February 22 marks the anniversary of the death of Black poet Frances Ellen Watkins Harper …
We honor the occasion with five of our favorite poems by Frances Ellen Watkins Harper …
Frances Ellen Watkins Harper (September 24, 1825 – February 22, 1911) was an abolitionist, suffragist, poet, teacher, public speaker, and writer. She was one of the first African American women to be published in the United States. Born free in Baltimore, Maryland, Harper had a long and prolific career, publishing her first book of poetry at the age of 20. At 67, she published her widely-praised novel Iola Leroy (1892), placing her among the first Black women to publish a novel. (via Wikipedia)
Songs For the People
Frances Ellen Watkins Harper
Found in the book
Poems by Frances Ellen Watkins Harper
(Available as FREE Ebook )
Let me make the songs for the people,
Songs for the old and young;
Songs to stir like a battle-cry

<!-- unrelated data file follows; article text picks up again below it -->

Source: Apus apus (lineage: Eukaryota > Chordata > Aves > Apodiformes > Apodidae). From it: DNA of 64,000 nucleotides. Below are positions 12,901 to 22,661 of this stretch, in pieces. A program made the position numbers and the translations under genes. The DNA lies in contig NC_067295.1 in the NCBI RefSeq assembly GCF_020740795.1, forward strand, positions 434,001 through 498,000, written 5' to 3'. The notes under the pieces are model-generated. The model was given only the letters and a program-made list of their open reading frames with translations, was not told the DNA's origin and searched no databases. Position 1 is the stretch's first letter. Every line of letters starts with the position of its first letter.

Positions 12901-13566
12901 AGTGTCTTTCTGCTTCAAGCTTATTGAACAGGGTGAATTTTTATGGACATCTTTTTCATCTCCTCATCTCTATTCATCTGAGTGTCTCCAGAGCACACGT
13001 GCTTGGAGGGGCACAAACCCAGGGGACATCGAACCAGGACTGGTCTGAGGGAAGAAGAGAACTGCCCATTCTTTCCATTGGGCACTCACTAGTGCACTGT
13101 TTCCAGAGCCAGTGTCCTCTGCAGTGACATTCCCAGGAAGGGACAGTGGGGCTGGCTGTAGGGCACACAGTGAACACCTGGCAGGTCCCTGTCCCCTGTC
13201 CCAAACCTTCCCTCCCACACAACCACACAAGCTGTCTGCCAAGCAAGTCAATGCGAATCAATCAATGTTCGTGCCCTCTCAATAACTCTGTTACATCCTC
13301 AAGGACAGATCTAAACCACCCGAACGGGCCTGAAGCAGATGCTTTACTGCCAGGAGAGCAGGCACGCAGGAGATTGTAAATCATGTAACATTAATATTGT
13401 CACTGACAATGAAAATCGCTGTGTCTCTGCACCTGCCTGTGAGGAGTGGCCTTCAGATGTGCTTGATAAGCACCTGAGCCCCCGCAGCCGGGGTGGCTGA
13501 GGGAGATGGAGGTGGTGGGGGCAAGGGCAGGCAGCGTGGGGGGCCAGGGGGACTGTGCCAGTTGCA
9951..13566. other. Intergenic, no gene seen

Wherever they are sung.
Not for the clashing of sabres,
For carnage nor for strife;
But songs to thrill the hearts of men
With more abundant life.
Let me make the songs for the weary,
Amid life’s fever and fret,
Till hearts shall relax their tension,
And careworn brows forget.
Let me sing for little children,
Before their footsteps stray,
Sweet anthems of love and duty,
To float o’er life’s highway.
I would sing for the poor and aged,
When shadows dim their sight;
Of the bright and restful mansions,
Where there shall be no night.
Our world, so worn and weary,
Needs music, pure and strong,
To hush the jangle and discords
Of sorrow, pain, and wrong.
Music to soothe all its sorrow,
Till war and crime shall cease;
And the hearts of men grown tender
Girdle the world with peace.
Reading for the Common Good
From ERB Editor Christopher Smith
"This book will inspire, motivate and challenge anyone who cares a whit about the written word, the world of ideas, the shape of our communities and the life of the church."
-Karen Swallow Prior
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